There is a huge misconception that most people have about ultra-rich people and money. It’s not that these billionaires sit on mountains of money and don’t do anything but invent new ways of spending it. Nothing could be further from the truth. Keeping $1 billion ( > ₹ 7300 Crore) in cash would cause up to a $135,000 opportunity cost each and every day. It just doesn’t make sense. Almost all of the wealth billionaires own is in the companies they own, in the stock of other companies, in real estate, and other assets. Billionaires don’t see money as something to spend on themselves. Money is there to invest and create. It is a form of universal energy in a business that allows them to make things happen, to turn their visions into reality.
Learn to Handle Money
Tim Draper learned to invest and understand money as early as age nine.
“My dad got me investing when I was nine years old. I was able to buy one share of a stock with my pocket money. It was Mutual of Omaha.
The stock didn’t move much. Then I also put $10 in the bank and watched that, and not much happened to that either. I got 5% a year or something. I think it was 10% a year for a little while. So I thought, “Wow, that’s pretty good. It was a dollar, and now it’s $1.10.”
He got me going early as an investor, and that turned out to have a big impact on me, because when I got started in the venture business, I borrowed money from the SBA, a small business investment company. And when I was trying to borrow the money, I was 26 years old or something, and one of the conditions was you’ve got to have 10 years of investment experience. I said, “I’ve been investing since I was 9.” The guy goes, “Okay!”
So it helped that I got started early. I think it was great that I had an allowance. Allowance was really important so we understood the value of money. And the job in the garden. I didn’t always love working, but I loved getting my penny a minute. I’d always think “a minute went by, I got another penny.”
(Tim Draper (born 1958) is an American venture capital investor, and founder of Draper Fisher Jurvetson (DFJ), Draper University, Draper Venture Network, Draper Associates, and Draper Goren Holm. His most prominent investments include Baidu, Hotmail, Skype, Tesla, SpaceX, AngelList, SolarCity, Ring, Twitter, DocuSign, Coinbase, Robinhood, Ancestry.com, Twitch, Cruise Automation, and Focus Media.)
Cash Flow is King
Chip Wilson was earning substantial money as an employee starting at 18, but he didn’t learn how to handle it properly until he was 20.
“I got a job working on the Alaska oil pipeline, and I was the highest-paid laborer in the world. I was 18 when I went there, maybe even 17, and I made, I think in today’s dollars, about $700,000 in about a year and a half. Unbelievable money.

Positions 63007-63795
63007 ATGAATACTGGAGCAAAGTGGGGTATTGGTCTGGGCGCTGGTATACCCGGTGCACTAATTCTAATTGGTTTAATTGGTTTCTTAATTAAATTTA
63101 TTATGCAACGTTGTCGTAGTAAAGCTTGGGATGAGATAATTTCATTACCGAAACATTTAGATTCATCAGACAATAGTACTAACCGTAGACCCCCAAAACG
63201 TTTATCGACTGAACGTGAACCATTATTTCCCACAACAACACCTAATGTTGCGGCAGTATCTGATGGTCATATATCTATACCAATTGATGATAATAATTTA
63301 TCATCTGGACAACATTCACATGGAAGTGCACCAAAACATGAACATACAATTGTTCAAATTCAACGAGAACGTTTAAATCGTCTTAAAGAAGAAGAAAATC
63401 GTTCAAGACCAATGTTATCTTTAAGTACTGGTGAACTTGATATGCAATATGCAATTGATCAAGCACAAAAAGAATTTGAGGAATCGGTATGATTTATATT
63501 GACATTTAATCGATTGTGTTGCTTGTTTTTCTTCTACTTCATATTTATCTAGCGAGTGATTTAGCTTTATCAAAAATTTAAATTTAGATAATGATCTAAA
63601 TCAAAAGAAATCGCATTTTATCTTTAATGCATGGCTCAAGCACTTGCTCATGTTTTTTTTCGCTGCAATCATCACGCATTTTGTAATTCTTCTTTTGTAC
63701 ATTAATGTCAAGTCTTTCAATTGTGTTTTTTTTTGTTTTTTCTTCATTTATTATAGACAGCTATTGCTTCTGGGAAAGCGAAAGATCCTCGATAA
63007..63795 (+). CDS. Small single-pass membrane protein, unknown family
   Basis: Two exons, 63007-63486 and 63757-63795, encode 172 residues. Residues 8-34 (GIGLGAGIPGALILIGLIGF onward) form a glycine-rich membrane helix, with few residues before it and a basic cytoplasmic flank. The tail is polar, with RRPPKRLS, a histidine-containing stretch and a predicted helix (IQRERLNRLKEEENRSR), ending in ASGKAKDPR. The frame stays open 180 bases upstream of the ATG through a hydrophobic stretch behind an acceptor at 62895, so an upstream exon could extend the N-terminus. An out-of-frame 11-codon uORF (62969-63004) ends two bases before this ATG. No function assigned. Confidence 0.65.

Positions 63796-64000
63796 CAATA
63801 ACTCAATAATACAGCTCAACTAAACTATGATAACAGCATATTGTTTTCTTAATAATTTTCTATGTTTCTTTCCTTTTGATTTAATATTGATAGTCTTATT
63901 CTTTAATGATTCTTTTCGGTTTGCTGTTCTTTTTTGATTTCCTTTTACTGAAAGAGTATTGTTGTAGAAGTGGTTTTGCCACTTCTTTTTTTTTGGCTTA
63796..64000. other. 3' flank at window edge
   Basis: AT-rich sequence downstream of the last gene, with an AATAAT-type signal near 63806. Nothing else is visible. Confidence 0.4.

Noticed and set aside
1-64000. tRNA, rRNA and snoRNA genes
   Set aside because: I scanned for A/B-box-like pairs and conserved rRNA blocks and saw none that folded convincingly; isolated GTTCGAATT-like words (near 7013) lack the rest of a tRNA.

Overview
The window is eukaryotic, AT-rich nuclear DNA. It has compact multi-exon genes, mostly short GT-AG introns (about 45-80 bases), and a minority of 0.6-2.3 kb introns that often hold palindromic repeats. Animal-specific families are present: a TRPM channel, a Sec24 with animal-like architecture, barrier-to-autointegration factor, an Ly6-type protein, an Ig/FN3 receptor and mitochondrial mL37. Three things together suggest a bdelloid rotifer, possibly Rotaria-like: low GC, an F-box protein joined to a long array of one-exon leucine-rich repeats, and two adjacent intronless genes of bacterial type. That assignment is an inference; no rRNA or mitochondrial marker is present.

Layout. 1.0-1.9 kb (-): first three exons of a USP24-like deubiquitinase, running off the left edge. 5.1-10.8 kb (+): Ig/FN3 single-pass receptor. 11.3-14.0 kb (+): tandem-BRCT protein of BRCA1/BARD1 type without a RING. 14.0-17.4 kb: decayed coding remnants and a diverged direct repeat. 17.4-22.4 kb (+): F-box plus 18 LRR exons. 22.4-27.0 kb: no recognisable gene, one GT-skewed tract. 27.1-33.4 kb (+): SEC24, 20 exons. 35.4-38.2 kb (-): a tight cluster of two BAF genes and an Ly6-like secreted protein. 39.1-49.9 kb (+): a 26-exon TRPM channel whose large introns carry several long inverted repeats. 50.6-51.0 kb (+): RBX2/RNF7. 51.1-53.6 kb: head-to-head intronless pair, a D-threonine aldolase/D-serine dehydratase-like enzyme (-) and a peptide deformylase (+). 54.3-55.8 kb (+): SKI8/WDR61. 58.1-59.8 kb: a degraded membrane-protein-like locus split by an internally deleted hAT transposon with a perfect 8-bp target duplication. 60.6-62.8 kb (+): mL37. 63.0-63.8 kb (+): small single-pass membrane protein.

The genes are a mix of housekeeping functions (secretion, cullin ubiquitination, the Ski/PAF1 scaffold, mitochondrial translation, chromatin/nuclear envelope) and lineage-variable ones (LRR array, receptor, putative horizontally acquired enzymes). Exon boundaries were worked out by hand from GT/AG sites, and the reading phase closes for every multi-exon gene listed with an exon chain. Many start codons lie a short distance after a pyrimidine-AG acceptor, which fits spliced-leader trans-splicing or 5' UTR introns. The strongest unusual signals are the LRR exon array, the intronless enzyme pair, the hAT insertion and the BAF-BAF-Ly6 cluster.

But I worked 18, 19 hours a day, and there was nowhere else to go. I took no time off. I had to leave because I was grinding my teeth. No way to spend the money. But I sent my money back and I bought a house with three suites in it. I lived in one after I came back, and then I rented the other two out, which got me into thinking about cash flow and property.
The big mistake there were I put a down payment on my house, but at that time, interest rates were 19%. So I had all this money in my bank account making me 2% interest, and I’m paying 19% on my mortgage. I didn’t understand to shift my money from the bank into my mortgage so I wouldn’t have to pay the interest rates. Cash flow is king.”
As soon as he solved the problem, the money started to accumulate. This made him wealthy before the age of 25.
(Chip Wilson (born 1955) is a Canadian billionaire, businessman, and philanthropist, who has founded several retail apparel companies, most notably yoga-inspired athletic apparel company Lululemon Athletica Inc. Wilson is widely considered to be the creator of the athleisure trend. )
Control Your Spending
Realize that whatever amount you cut your cost, it goes 100% toward your profit, and you would need a multiple of it in revenue in order to earn it otherwise.
Frank Hasenfratz (born 1935) is a Hungarian-born Canadian billionaire businessman, the founder, and owner of the car parts maker Linamar. He started a one-man machine shop in his basement in 1964 and then incorporated it in 1966 under the name Linamar after his two daughters Linda, Nancy, and his wife Margaret.
Frank Hasenfratz is the world champion in cutting costs in the business. After his daughter stepped in as CEO, he focused on his Cost Attack Team (CAT), which he created to do nothing other than finding opportunities to save money within the organization.
You’ve got to keep in mind, you make let’s say 10% profit—if I can save $160,000 here, that took me 1 hour. I’ve got to make $1.6 million worth of work on the floor to make a $160,000 profit.
Practice cost control and don’t spend more than necessary. Frank gets millions in savings for his Linamar company each and every year.
The writer asked Frank to give me an example of a cost-cutting measure.
A silly thing, yesterday. Each machine has a conveyor to take the chips out. We look at the first operation, the conveyor goes, but there’s no chips. Very little chips. My assistant Alex said, “Wow, all the conveyors are running, but they’re taking small cuts. A conveyor has 5 horsepower. That’s roughly 4-kilowatt hour electricity use. A kilowatt-hour is 11 cents, so that’s 44 cents, times 24 hours, it’s roughly $10 a day. Why not program it? You can program a computer to run the conveyor every 30 minutes for 5 minutes.” I said, “You notice anything else? Okay, that’s a good one.” We have 400 machines there, and $10 a day times 400, you’ve got $4,000 a day. (Content inspired from ‘The Billion Dollar Secret’ by Rafael Badziag)
“An investment in knowledge pays the best interest.” – Benjamin Franklin